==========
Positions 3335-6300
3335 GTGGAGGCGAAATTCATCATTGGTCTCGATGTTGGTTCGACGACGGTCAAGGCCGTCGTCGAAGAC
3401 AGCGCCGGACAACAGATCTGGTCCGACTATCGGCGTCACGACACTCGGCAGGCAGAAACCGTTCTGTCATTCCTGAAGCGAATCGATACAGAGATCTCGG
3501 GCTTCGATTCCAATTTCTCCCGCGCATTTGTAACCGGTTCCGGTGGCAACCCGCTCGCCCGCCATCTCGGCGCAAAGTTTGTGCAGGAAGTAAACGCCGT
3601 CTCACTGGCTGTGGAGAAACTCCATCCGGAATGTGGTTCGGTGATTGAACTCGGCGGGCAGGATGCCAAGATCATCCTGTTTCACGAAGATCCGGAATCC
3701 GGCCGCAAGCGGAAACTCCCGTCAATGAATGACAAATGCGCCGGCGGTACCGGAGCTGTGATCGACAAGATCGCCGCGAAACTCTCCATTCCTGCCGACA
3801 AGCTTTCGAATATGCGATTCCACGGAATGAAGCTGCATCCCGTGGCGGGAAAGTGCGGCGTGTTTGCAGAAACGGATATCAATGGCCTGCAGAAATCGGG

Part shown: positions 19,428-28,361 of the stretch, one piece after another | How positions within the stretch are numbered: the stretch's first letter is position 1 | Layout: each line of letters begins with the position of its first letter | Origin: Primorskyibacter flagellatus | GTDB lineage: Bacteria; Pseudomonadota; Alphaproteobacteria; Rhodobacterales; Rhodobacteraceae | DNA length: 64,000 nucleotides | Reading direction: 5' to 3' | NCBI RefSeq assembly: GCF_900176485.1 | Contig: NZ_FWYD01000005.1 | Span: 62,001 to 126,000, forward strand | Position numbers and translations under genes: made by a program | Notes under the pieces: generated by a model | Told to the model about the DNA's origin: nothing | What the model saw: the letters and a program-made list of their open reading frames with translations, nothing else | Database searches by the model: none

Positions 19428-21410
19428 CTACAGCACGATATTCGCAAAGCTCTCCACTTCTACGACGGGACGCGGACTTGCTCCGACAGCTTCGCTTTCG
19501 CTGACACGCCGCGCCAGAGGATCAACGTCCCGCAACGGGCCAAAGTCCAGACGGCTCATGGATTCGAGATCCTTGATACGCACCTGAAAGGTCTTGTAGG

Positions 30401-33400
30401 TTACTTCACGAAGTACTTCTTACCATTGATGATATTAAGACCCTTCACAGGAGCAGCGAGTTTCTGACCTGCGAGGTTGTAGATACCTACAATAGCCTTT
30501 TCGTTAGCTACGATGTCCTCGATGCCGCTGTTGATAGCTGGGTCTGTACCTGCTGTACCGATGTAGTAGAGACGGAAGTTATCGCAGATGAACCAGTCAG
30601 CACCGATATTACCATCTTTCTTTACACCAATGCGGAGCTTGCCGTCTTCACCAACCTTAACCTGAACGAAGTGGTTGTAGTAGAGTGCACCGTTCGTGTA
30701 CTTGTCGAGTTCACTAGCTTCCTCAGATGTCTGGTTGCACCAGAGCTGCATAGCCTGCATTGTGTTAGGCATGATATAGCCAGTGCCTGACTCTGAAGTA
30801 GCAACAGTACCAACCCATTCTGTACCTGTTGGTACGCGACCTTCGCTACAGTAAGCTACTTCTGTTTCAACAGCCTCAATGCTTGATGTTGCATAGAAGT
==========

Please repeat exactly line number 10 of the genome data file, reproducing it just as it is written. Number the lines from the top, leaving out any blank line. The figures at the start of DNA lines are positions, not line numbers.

19428 CTACAGCACGATATTCGCAAAGCTCTCCACTTCTACGACGGGACGCGGACTTGCTCCGACAGCTTCGCTTTCG